Recently I was invited to act as a judge in Moot Court Competitions of Schools of Law from University of Rwanda, University of Lay Adventists of Kigali, University of Kigali, and Kigali Independent University.
The competition format was a simulated war crimes trial in which the teams played the roles of the prosecution and the defence.
A competing team would defend its argument based on law and evidence.
Usually, they have the role to prove their point in front of the panel of judges, who in the end, give their judgment and declare the winners of the competition.
In choosing the participating students, they select those who are apparently fluent and able to speak in a lawyer-like style.
What a good window of opportunity for law students!
But what does a Moot Court Competition mean? Generally, Moot Court means a mock court at which law students argue imaginary cases for practice.
A Moot Court is an extracurricular activity at many law schools in which participants take part in simulated court proceedings, which usually involves drafting briefs (or, memorials) and participating in oral argument.
As the organiser of the Moot Court Competitions, the International Committee of the Red Cross (ICRC) has been conferred a mandate by the international community to protect and assist persons affected by armed conflict. This mandate includes the development and promotion of International Humanitarian Law (IHL), including in time of peace.
In the fulfilment of this responsibility, the ICRC is active in disseminating and promoting IHL within academic circles.
This includes supporting the development of IHL curricula for universities, conducting university lecturers training programmes, and organizing events such as IHL Moot Court and Essay Competitions.
The Competition aims to create greater awareness of International Humanitarian Law and the values that it embodies through active participation.
These competitions are like debates, where students are required to prepare and deliver argumentations in critical thinking, development of their academic research skills, improvement in their communication abilities, solution of their problems in a creative way, and developing in their self-confidence.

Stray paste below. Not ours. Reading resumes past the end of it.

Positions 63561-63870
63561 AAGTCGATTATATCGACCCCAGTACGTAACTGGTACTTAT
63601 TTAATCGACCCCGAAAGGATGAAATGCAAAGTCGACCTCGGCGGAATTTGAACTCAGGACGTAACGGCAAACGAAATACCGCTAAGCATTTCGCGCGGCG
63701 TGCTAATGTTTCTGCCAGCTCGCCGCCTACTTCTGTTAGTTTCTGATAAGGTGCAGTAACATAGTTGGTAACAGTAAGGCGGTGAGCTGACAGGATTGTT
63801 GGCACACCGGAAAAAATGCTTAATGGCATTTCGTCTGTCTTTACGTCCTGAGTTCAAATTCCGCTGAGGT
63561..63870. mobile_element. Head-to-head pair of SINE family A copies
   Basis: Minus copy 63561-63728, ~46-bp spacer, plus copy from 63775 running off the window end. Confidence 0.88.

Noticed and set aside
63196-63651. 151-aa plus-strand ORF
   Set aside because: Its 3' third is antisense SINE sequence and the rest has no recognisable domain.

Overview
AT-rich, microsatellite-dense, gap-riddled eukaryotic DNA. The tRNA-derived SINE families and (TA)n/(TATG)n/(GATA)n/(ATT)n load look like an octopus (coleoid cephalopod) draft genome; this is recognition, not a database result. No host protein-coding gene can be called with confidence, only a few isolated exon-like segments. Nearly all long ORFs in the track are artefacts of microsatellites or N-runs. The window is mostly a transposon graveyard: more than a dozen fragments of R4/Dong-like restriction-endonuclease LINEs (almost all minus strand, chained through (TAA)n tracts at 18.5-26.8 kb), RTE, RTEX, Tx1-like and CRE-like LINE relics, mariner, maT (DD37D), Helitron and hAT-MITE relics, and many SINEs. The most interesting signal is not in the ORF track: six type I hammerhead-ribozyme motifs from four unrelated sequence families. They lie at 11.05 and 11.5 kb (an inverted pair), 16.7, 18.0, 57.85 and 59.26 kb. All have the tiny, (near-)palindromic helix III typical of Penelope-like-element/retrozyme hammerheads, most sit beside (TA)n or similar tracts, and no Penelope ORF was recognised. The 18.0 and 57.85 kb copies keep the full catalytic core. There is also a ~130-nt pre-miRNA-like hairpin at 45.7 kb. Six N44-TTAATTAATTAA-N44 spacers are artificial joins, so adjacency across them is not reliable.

Also, the competition provides a unique opportunity for learners to develop their writing and oral advocacy skills as they endeavour to come to grips with the violations of International Humanitarian Law.
Students prepare their memorials as well as oral rounds in English before judges in an actual court scenario. However, Moot Court does not involve actual testimony by witnesses or the presentation of evidence but is focused solely on the application of the law to a common set of evidentiary assumptions to which the competitors must be introduced.
Indeed, mooting helps in the overall development of an individual as a good and proficient lawyer. In fact, participating in Moot Court Competitions regularly makes a student familiar with the proceedings that take place generally in real courtrooms. Moot Court Competition is a paramount tool that enhances a student’s ability to argue a case in court.
Furthermore, participating in the moot court competitions helps a student in enhancing their researching skills; because it is your research on the basis of which you will be fighting your case and representing your side.
Equally, it helps in enhancing one’s skills as to how to adapt to prompt situations and how to tackle situations where you are at unease.
Undoubtedly, mooting helps a student build their confidence in communicating and putting their views before a panel of judges. A student gains confidence to such an extent that he does not fear to question or to speak in front of anybody and can fight a case efficiently.
Indeed, the moot court is a window to acquire the practical skills and theoretical knowledge to the students who are studying law in such a way which they will never find in the books. This experience requires, however, to analyse two different sides of the same coin and to make submissions to convince, beyond reasonable doubt, the judges.
Fourth, students who participate for the first time in this kind of competition not only do they get the exposure but also the motivation to take part in a more comprehensive way and in other competition and moots as well.
Such a Moot Court competition boosts up the morale of the students and helps them talk passively, and hence put forth their viewpoints.
Lastly, moot court competition is an art of creative thinking which is required to exercise while pleading. The moot court is a platform where you have to expect the unexpected, and thus it helps students enhance their thinking in a better way.
Besides, competing in moot court provides an opportunity for students to build advocacy skills, sharpen public speaking skills as well as the proficiency in a given language [English].
In closing, mooting is one of the essential parts for a law student to get the proficiency in the field of law. It gives a student tremendous knowledge and experience.
It enables students to develop passion for their future career. So, these kinds of mooting activities help a student to grow as an individual and also motivate them to demonstrate their knowledge and skills.
The writer is a law expert.
The views expressed in this article are of the author.